A major reason why Big Tech firms have achieved such scale and become the gatekeepers to entire markets is that they have been able to obscure most of their financial and operating data. There are obvious steps that regulators can take to close the reporting loopholes that the industry has been exploiting
In 2021, Alphabet (Google’s parent), Amazon, Apple, Meta (Facebook’s new alias), and Microsoft were among the world’s largest companies in terms of revenue and profit. These five companies alone increased their market capitalization by an amount greater than Italy’s GDP ($2.5 trillion vs. $2.1 trillion). Big Tech now accounts for nearly a quarter of the S&P 500’s index and a quarter of research and development spending by US publicly listed non-financial firms. Amazon is the world’s fifth-largest employer, and it is still growing.
What can be done about these firms’ growing market dominance? For starters, the situation demands a more proactive regulatory agenda, so that public authorities are not constantly playing catch-up. What we have now is a case-by-case regulatory “war of attrition,” frequently waged by litigation against past business practices. After a lengthy appeals process, the result almost always amounts to “too little, too late.”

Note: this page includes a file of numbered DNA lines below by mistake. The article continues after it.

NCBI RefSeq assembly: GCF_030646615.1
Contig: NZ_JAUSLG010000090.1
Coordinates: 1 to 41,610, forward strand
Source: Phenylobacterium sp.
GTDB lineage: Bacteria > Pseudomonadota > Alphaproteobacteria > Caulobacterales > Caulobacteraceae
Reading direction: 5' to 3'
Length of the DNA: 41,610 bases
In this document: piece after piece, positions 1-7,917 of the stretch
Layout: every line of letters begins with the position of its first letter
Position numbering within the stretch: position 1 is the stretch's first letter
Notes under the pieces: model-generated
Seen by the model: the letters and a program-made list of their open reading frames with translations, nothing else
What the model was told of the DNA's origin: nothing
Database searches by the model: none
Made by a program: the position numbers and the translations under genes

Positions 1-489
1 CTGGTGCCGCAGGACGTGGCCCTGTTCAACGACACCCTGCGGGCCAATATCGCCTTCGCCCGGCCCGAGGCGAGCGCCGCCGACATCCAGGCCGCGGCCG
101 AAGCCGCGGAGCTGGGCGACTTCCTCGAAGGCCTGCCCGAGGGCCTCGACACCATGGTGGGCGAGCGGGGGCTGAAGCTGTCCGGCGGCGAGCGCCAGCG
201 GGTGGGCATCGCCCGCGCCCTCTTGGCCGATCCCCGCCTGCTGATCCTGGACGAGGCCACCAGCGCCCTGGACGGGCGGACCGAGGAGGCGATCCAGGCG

The problem is exacerbated by a lack of disaggregated financial disclosures from the Big Tech companies. Their aggregated disclosures no longer come close to explaining how they operate. Investors and regulators need to know more. How many people use WhatsApp each month, and for how many hours? What is the Apple App Store’s profit margin? What is Microsoft Azure’s share of the cloud computing market?
Yes, sometimes one can find approximate answers to such questions on Google Search, but only when they have been revealed by a company whistleblower, an unredacted court document, or a private estimate from a website traffic company. The answers certainly cannot be found in Big Tech’s public 10-Ks, the annual financial performance reports that all US publicly listed companies must file with the Securities and Exchange Commission.
These omissions follow from two features of Big Tech’s powerful platform business model. First, a platform’s utility is often underpinned by “free” or subsidized products that drive user adoption. Even though these products are eventually monetized – either indirectly through advertising or directly through subscriptions, sales, and fees – they do not have to be included in the 10-K as long as they remain largely “free” to the consumer.